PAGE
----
Rod Serling had a problem. He wanted to write hard-hitting, socially conscious dramas, but his commercial sponsors tried to censor him at almost every turn. They were afraid of having their products associated with his stories, especially any group that was the target of Serling’s critique. It dawned on him that he could veil his commentary in stories about aliens and monsters. The rest is a television milestone born out of what I call the “Twilight Zone epiphany.”
I had a similar revelation. It started with a sketch of a man wearing a collared shirt and a thin necktie. He was the typical professional I see everyday. The sketch was as boring as it sounds. In frustration, I drew a couple of horns on his head, and for some reason, wrote the words ‘killing eternity’ at the top of the page. Other ideas featuring devils came in rapid succession; most were tragic or violent, some were funny and a few were outright bizarre. I have been using devils in my work ever since.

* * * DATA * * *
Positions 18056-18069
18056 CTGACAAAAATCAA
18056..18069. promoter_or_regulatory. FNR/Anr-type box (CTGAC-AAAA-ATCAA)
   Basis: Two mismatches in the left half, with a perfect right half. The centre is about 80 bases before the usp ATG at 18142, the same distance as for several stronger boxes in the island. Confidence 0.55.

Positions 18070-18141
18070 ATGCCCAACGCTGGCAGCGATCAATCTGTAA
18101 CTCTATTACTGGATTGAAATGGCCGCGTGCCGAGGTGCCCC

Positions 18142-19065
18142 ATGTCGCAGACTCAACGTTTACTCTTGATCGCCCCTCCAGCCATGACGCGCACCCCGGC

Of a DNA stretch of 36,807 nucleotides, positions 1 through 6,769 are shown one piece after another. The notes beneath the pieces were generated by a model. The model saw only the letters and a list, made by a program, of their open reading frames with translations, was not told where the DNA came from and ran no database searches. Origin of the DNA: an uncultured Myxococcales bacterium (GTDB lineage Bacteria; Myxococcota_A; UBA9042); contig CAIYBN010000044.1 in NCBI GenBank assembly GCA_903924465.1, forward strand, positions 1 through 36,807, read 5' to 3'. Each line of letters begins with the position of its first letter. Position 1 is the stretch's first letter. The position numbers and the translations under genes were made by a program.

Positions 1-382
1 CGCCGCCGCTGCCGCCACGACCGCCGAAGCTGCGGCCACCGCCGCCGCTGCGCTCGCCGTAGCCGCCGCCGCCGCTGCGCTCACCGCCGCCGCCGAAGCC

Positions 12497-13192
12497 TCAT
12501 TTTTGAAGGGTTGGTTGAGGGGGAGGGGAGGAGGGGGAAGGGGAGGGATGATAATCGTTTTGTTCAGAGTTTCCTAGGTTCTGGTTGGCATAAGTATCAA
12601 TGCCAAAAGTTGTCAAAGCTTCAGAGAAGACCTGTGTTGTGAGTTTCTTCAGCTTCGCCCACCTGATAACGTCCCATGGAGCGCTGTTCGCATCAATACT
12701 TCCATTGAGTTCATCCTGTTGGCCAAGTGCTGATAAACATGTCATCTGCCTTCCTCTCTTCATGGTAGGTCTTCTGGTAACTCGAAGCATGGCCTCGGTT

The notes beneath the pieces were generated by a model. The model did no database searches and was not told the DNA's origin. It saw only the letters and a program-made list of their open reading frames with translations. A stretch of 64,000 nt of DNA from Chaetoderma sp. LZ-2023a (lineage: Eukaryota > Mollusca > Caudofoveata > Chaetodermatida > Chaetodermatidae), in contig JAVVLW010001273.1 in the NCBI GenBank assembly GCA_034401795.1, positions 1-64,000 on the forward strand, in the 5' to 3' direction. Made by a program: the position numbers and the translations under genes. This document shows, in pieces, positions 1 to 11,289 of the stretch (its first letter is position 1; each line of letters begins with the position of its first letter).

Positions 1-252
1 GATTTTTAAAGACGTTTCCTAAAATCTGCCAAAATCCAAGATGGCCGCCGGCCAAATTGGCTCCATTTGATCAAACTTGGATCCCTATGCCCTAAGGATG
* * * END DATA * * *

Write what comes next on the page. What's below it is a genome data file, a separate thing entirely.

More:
Like Francisco Goya’s treatment of the monsters in his ‘Caprichos’ and James Ensor’s treatment of the demons in his ‘The Temptation of Saint Anthony,’ I am ambivalent about my devils. On one hand, I feel I can do whatever I want to them, because they deserve whatever happens to them. They are devils, aren’t they? On the other hand, I am aware that Hell is sometimes described as a distorted mirror of Creation (and that almost all of my devils are left handed). So I am torn between laughing at them and crying with them.